Eastern Trans American Trail
United States Georgia Alpharetta
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4 Days on the Trans American Trail and 2 days return home for a total of 60 plus hours of riding and 1606 miles.
Things I learned;
The WR250R was fine for the trip, 70 + miles per hour when needed and 120 miles until the reserve light.
D606 rear tire shot after 1400 miles of paved roads.
Turn off turn signals.
Tie all straps up, including front tank bag strap.
People on cell phones are even on dirt roads. She almost ran me into the creek.
When eating ready to eat meals use a bowl not the bag that it comes in for heating.
Watch out for everyone, I was nearly run over by lady crossing 2 lanes in Mississippi.
Checkout all creeks you are not familiar with. Preferably, before you fall down in the middle of the creek.
When it looks like a driveway it probably is.
Dogs are everywhere in the country.
A flying turkey can knock you off the bike.
105 degrees is hot, but the Darien worked great and the SIDI Adventure Gore-Tex worked even better.
When you are riding gravel in Tennessee, watch out for ATV's.
There are a lot of nice people out there.
We left Alpharetta on July 10th at about 7:30 a.m. headed for Blueridge, Tellico Plains, and Knoxville then on to Jellico, Tennessee. The plan was to camp at Indian Mountain State Park, but we arrived about 1:00 PM, so we hit the TAT. There was a lot of gravel, dirt roads and elevation changes on the first leg. Our fist night’s camp was at the local reservoir outside Crossville Tennessee. The site was clean and quiet.
The next morning we headed for our second day in Tennessee. This section contained mostly paved farm roads. We found a few houses built in the middle of the farm road and the bridge was out across the damn. After rerouting and continuing on, we found ourselves looking for gas along I-24 south of Nashville. It was time to find a camp for the night, so we chose a private RV/tent park. The site was nice with an air-conditioned day room and clean bathrooms. We needed the air, after riding in 105 degree heat all day. By the way, ear plugs work great when you are camped next to I-24.
The new day brought more paved roads with only a few challenges. The challenges included several very slippery creek crossings. As I was sliding on my side in the first I heard Chris’s bike rev as he went down also. The bottom was one big piece of slate rock covered with slippery goo. I assume the people in the mobile home by the creek enjoyed seeing motorcycles headed for the creek. It had to be hilarious seeing us both crash in the creek at the same time. The next creek crossing was fine, but the 3rd was another challenge. Chris went first, sliding through with his feet down, me, it took twice to learn. Feet up, standing on the pegs, I’m riding through. Well it didn’t work this time either as I go sliding in the water again. The bottom was so slick it took both of us to get the bike up and the current was sliding us down stream. The last creek was fine.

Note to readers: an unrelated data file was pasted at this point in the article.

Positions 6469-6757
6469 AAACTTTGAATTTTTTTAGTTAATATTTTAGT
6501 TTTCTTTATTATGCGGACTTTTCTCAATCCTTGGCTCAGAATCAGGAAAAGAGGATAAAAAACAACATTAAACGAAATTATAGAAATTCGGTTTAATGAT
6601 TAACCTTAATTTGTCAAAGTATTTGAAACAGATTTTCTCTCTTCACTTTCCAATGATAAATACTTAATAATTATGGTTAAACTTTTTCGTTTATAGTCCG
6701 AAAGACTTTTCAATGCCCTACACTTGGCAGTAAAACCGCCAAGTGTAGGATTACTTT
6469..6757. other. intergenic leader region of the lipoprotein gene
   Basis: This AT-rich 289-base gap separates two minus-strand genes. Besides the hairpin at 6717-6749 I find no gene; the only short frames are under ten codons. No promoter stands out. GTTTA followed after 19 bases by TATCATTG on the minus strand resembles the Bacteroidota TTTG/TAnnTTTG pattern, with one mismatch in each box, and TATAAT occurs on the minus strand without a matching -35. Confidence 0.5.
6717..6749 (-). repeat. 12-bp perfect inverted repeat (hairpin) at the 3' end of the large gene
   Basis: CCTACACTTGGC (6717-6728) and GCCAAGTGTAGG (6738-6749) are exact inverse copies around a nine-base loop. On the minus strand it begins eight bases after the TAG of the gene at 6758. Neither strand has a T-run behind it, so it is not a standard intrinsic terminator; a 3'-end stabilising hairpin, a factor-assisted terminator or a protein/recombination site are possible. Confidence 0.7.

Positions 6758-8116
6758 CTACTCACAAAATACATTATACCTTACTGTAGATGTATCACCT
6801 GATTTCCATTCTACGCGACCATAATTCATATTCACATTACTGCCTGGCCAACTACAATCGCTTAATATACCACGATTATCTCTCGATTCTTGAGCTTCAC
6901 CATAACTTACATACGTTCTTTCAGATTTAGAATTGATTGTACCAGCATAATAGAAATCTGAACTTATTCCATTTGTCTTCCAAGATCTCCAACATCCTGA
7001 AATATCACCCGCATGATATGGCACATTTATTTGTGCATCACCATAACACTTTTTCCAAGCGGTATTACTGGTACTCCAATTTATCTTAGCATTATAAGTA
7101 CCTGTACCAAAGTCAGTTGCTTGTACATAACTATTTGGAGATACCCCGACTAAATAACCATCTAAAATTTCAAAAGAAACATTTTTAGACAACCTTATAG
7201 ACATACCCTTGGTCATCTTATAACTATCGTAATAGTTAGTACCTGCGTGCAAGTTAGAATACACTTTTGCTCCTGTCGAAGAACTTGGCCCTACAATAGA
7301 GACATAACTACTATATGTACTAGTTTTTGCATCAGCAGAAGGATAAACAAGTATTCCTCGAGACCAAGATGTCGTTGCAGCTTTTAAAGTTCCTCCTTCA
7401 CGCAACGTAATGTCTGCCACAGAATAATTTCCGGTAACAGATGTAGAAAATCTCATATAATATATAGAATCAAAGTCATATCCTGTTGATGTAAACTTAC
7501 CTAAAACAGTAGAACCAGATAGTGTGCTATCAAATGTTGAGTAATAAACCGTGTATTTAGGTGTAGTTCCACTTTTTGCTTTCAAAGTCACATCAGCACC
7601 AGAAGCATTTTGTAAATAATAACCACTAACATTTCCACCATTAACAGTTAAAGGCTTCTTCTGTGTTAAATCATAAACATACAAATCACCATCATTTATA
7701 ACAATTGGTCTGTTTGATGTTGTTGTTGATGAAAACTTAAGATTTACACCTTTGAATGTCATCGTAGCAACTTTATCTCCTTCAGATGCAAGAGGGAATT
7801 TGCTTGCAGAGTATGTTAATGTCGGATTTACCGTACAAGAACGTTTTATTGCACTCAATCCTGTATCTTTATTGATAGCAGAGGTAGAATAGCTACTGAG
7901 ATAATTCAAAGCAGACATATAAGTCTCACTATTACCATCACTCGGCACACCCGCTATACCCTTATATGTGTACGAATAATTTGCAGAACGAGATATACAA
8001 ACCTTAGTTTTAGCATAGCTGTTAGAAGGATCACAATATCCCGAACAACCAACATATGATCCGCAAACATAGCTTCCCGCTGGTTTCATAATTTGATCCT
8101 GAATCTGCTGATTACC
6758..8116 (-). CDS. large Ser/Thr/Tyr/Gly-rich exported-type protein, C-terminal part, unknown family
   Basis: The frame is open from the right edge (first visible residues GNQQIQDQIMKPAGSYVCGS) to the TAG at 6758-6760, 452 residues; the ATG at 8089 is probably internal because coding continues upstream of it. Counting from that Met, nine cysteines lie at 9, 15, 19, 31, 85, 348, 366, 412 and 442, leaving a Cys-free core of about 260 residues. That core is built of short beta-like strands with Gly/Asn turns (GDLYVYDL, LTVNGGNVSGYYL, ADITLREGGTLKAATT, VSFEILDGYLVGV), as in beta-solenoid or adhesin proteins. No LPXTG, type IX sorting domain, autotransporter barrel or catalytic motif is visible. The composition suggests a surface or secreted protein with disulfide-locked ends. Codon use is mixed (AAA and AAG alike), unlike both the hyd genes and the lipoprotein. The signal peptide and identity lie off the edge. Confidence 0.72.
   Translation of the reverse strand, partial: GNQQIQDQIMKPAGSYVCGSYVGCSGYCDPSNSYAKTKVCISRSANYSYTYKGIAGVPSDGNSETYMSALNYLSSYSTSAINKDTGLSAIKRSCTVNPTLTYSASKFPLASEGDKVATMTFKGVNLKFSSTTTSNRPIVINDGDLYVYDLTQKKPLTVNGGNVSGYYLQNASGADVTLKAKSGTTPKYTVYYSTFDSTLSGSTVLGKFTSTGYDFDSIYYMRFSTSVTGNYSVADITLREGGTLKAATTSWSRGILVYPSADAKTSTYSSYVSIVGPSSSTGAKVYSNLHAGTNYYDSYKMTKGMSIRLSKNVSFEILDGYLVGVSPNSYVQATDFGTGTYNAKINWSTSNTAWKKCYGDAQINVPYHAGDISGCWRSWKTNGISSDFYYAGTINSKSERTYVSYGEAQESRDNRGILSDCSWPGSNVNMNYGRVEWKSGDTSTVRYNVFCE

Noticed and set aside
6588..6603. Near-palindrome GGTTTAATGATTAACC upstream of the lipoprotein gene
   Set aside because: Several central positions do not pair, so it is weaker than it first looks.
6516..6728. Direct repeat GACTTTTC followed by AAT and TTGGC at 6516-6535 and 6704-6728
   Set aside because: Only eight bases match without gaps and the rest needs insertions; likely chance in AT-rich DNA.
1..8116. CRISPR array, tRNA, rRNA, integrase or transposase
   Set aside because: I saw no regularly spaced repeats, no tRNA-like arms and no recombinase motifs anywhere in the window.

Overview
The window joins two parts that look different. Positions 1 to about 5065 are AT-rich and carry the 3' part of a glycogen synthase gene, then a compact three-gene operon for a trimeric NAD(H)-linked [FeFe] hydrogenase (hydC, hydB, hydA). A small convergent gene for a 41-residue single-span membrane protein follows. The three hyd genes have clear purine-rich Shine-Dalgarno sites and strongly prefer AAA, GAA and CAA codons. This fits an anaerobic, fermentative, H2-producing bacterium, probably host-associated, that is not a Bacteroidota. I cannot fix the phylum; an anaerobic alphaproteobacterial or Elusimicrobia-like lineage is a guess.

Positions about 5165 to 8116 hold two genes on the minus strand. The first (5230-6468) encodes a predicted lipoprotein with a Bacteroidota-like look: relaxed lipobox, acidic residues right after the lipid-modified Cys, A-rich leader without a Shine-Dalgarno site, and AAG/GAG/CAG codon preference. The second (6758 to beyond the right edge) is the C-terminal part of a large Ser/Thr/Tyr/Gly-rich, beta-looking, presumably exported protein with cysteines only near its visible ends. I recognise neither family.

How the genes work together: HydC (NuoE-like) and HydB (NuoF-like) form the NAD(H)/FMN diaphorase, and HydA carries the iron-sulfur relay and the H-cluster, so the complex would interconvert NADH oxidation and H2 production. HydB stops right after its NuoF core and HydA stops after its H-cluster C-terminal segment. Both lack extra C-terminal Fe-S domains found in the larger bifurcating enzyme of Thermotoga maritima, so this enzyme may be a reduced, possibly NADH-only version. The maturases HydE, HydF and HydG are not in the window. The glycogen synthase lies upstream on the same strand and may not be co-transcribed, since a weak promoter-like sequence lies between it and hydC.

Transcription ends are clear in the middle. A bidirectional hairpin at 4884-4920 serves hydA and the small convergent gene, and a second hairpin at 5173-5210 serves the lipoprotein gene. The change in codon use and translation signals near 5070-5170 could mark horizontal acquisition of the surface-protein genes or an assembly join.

We finally reached Mississippi. There were more gravel roads in this area of Tennessee. I guess the paving crews have not made it to this part of the state yet. Once we reached the Mississippi line, most roads were gravel. We crossed major roads several times as we zig zaged from the Tennessee line toward the Mississippi river. As we navigated the gravel roads around more farms there was another bridge out with road closed sign. Enough is enough, so we decide to see if we could get around this one. As we were making the decision, yes, we could get around this one, a man in a truck pulled up. At first, we assumed he was one of the construction crew and was getting ready to turn us around. It turned out he was very nice and offered directions once we crossed the old bridge. When we reached the Mississippi River our route took on top of the levees riding the gravel roads on top for about 5 miles. We crossed the Mississippi and ended up in Helena, Arkansas and found another motel with air-conditioning. 105 is just to hot to lay in a tent.
Day 5 heading home
Left Helena at about 8 and head for Huntsville, Alabama on as many back roads as possible. We ended up looking for a camp site around Guntersville Lake in Alabama, but it started raining really hard, so we ended up in another motel.
Guntersville Lake to the house on as many back roads as possible.